Angels of Mons : allegedly began
their existence in a book entitled "The Bowmen". This was
a totally fictional story that was written by Arthur Madchen and it
appeared in London's Evening Standard. The theme of the story was
how through some miracle an outnumbered British Expeditionary Force was
rescued while retreating to the Belgian town of Mons in the First World
War. the story goes that the troops were rescued from the oncoming
German army by a 'heavenly host of Agincourt Bowmen led by St. George, who
confronted the Germans and sent them fleeing in terror.'
This story may have remained just that - a story, but soon afterwards
newspaper reports were full of reports of British soldiers eager to corroborate
the story. They were stating that the incident actually
happened. The author subsequently attempted to convince the men that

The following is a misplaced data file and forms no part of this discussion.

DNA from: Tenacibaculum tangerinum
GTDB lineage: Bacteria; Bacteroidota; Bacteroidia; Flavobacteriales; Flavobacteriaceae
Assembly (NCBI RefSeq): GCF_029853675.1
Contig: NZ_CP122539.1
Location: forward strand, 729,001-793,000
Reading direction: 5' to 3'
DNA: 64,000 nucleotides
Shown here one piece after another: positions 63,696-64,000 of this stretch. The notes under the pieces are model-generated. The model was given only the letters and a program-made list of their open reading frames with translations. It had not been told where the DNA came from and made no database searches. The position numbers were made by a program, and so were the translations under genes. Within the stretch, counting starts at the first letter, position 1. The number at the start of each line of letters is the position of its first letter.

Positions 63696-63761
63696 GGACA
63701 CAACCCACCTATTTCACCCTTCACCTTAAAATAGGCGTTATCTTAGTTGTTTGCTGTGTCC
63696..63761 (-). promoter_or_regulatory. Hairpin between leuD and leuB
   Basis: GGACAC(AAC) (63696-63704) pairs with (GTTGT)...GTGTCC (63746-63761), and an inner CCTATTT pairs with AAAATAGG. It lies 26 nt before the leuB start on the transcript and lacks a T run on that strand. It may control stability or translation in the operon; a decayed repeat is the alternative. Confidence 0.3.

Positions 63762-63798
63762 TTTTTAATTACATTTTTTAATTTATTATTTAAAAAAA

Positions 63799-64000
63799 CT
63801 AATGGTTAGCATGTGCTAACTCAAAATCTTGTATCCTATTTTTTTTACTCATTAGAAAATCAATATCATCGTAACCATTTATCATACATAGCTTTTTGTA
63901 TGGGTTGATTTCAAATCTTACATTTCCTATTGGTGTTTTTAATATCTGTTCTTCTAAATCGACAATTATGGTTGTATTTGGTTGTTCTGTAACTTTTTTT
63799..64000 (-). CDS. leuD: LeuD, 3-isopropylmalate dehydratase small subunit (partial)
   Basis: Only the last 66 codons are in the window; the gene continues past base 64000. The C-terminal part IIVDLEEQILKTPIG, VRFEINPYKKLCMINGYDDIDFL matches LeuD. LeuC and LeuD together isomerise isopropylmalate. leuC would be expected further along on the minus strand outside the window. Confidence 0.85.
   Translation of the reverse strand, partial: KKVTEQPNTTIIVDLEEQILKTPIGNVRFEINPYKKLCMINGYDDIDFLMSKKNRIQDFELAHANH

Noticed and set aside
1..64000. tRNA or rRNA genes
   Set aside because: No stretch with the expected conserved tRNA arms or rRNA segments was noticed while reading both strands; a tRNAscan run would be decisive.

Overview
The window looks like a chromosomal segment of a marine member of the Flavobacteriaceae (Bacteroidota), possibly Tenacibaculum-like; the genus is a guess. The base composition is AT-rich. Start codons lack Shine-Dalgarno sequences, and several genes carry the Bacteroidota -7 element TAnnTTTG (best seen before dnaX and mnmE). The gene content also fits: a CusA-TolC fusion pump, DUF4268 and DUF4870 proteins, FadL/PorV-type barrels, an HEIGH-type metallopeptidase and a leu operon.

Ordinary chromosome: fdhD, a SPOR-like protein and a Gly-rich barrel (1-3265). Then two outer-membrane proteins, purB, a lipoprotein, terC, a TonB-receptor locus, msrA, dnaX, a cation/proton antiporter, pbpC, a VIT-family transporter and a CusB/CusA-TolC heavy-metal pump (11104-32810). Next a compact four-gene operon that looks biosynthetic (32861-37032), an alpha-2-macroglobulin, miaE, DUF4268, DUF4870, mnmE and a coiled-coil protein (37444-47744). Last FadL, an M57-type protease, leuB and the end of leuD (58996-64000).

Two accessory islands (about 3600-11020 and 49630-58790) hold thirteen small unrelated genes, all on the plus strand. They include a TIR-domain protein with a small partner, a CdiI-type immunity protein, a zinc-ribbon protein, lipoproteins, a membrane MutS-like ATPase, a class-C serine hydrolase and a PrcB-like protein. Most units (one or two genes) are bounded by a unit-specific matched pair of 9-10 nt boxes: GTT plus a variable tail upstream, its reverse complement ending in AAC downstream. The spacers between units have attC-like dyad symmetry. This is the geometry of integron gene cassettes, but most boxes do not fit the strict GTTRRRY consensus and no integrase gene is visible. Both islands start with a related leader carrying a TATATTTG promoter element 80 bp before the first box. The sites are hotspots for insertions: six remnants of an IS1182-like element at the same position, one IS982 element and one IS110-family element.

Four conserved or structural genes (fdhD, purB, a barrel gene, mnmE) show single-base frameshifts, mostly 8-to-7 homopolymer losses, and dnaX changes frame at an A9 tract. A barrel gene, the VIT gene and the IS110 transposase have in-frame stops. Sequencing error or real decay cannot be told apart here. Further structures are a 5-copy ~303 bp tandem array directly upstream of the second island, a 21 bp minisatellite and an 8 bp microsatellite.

it was in fact only a story.
Eventually the reports were dismissed as pure fantasy, although the
publicity surrounding the book 'The Bowmen' helped it on it's way to
becoming a best seller. 'The Angels of Mons' affair was soon
discounted until in 1990 in the booklet 'Bowmen and Angels' Kevin McClure
revealed that there was more evidence worthy of investigation.
further examination of the material revealed two distinct camps those
stories about Bowmen which could be linked to the story, and those about
angels which distinctly precede it.
McClure also discovered reports from French soldiers who claimed that Joan
of Arc and St. Michael materialized before them thus aiding their escape
from German troops.
Furthermore, both British and French troops spoke of a mysterious figure
in white dubbed 'the comrade in white'. This figure believed to be
Jesus was said to be shielding the men from close range bullets and
healing the sick.
The conclusion drawn by McClure was that the 'Angels of Mon's' affair was
after all a genuine mystery.